The Perils of Certain English Prisoners
by Charles Dickens
CHAPTER I - THE ISLAND OF SILVER-STORE
It was in the year of our Lord one thousand seven hundred and forty-four, that I, Gill Davis to command, His Mark, having then the honour to be a private in the Royal Marines, stood a-leaning over the bulwarks of the armed sloop Christopher Columbus, in the South American waters off the Mosquito shore.
My lady remarks to me, before I go any further, that there is no such christian-name as Gill, and that her confident opinion is, that the name given to me in the baptism wherein I was made, &c., was Gilbert. She is certain to be right, but I never heard of it. I was a foundling child, picked up somewhere or another, and I always understood my christian-name to be Gill. It is true that I was called Gills when employed at Snorridge Bottom betwixt Chatham and Maidstone to frighten birds; but that had nothing to do with the Baptism wherein I was made, &c., and wherein a number of things were promised for me by somebody, who let me alone ever afterwards as to performing any of them, and who, I consider, must have been the Beadle. Such name of Gills was entirely owing to my cheeks, or gills, which at that time of my life were of a raspy description.
My lady stops me again, before I go any further, by laughing exactly in her old way and waving the feather of her pen at me. That action on her part, calls to my mind as I look at her hand with the rings on it--Well! I won't! To be sure it will come in, in its own place. But it's always strange to me, noticing the quiet hand, and noticing it (as I have done, you know, so many times) a-fondling children and grandchildren asleep, to think that when blood and honour were up--there! I won't! not at present!--Scratch it out.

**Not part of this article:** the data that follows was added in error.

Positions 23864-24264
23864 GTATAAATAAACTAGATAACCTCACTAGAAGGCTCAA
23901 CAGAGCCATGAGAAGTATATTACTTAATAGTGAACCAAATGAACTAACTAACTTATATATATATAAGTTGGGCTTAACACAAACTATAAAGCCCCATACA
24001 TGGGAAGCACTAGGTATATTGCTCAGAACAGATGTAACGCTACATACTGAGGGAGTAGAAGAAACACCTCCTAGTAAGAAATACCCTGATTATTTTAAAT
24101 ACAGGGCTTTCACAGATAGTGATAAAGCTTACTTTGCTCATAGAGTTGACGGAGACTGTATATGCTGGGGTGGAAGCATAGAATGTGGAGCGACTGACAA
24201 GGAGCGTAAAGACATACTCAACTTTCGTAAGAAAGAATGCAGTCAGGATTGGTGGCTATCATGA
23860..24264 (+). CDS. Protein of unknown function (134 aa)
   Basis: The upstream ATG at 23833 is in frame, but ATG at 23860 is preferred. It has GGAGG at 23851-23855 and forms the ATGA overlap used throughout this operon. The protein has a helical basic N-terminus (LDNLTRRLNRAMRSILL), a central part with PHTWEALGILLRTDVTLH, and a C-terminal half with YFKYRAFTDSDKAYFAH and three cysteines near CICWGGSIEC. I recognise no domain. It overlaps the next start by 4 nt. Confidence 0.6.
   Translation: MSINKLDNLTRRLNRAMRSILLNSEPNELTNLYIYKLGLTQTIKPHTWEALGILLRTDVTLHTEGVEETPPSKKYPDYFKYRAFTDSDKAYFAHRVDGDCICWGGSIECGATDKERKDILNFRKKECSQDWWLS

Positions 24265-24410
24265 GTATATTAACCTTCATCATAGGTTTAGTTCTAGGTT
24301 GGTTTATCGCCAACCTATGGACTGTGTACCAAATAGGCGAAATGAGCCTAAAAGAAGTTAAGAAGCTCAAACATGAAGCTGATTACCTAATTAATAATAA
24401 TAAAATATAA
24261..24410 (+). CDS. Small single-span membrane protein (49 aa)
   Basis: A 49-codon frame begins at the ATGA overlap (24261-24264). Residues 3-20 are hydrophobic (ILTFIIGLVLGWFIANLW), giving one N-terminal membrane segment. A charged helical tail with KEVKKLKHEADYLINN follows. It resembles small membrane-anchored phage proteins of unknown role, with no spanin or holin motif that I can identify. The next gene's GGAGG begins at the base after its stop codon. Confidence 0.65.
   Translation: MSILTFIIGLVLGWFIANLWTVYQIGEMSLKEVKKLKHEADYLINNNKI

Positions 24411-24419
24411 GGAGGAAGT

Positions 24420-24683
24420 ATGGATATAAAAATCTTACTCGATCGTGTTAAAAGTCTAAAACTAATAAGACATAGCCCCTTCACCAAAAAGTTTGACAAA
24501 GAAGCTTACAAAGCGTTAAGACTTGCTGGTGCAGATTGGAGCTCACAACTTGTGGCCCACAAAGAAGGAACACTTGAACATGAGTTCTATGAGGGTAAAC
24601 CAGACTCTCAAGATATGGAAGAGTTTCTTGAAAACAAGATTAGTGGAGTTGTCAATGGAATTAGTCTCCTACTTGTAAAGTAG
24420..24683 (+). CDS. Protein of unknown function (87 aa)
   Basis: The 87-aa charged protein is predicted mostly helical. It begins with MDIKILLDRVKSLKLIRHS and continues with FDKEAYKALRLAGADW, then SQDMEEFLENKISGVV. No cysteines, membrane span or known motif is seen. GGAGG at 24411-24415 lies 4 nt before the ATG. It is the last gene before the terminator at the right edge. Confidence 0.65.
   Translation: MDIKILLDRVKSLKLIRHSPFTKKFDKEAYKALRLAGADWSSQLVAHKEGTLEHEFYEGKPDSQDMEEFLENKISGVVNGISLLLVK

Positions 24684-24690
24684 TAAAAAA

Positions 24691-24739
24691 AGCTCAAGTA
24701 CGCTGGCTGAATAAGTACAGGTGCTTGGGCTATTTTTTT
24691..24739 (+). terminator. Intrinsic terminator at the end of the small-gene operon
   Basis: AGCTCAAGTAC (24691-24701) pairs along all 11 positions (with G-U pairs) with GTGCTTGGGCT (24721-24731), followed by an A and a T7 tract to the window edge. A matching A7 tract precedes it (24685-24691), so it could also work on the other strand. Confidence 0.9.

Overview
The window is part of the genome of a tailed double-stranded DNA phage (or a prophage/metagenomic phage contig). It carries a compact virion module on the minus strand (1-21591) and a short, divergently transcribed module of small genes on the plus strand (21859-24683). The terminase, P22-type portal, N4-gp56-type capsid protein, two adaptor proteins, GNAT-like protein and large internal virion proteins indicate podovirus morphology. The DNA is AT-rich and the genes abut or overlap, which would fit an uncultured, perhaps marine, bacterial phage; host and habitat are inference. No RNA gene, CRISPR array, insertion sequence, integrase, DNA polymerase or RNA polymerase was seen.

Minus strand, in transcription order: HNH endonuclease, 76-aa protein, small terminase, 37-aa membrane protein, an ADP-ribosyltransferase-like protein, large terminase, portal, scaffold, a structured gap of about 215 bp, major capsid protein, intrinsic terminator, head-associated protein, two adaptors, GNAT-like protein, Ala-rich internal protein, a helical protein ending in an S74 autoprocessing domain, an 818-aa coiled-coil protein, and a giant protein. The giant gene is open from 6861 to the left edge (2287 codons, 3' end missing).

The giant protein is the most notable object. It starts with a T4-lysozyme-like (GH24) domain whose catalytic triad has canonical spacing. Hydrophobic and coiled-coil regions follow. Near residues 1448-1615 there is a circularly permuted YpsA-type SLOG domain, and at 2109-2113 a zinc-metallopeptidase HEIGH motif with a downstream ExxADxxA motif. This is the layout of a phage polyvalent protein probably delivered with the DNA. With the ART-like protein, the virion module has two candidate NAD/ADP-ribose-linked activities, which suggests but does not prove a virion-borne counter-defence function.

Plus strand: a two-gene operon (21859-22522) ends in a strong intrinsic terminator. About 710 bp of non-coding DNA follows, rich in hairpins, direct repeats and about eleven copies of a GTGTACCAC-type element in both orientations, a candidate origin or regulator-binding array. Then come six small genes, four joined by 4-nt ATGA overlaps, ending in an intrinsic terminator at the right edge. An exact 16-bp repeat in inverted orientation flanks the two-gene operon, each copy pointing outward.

She won't scratch it out, and quite honourable; because we have made an understanding that everything is to be taken down, and that nothing that is once taken down shall be scratched out. I have the great misfortune not to be able to read and write, and I am speaking my true and faithful account of those Adventures, and my lady is writing it, word for word.
I say, there I was, a-leaning over the bulwarks of the sloop Christopher Columbus in the South American waters off the Mosquito shore: a subject of his Gracious Majesty King George of England, and a private in the Royal Marines.
In those climates, you don't want to do much. I was doing nothing. I was thinking of the shepherd (my father, I wonder?) on the hillsides by Snorridge Bottom, with a long staff, and with a rough white coat in all weathers all the year round, who used to let me lie in a corner of his hut by night, and who used to let me go about with him and his sheep by day when I could get nothing else to do, and who used to give me so little of his victuals and so much of his staff, that I ran away from him--which was what he wanted all along, I expect--to be knocked about the world in preference to Snorridge Bottom. I had been knocked about the world for nine-and-twenty years in all, when I stood looking along those bright blue South American Waters. Looking after the shepherd, I may say. Watching him in a half-waking dream, with my eyes half-shut, as he, and his flock of sheep, and his two dogs, seemed to move away from the ship's side, far away over the blue water, and go right down into the sky.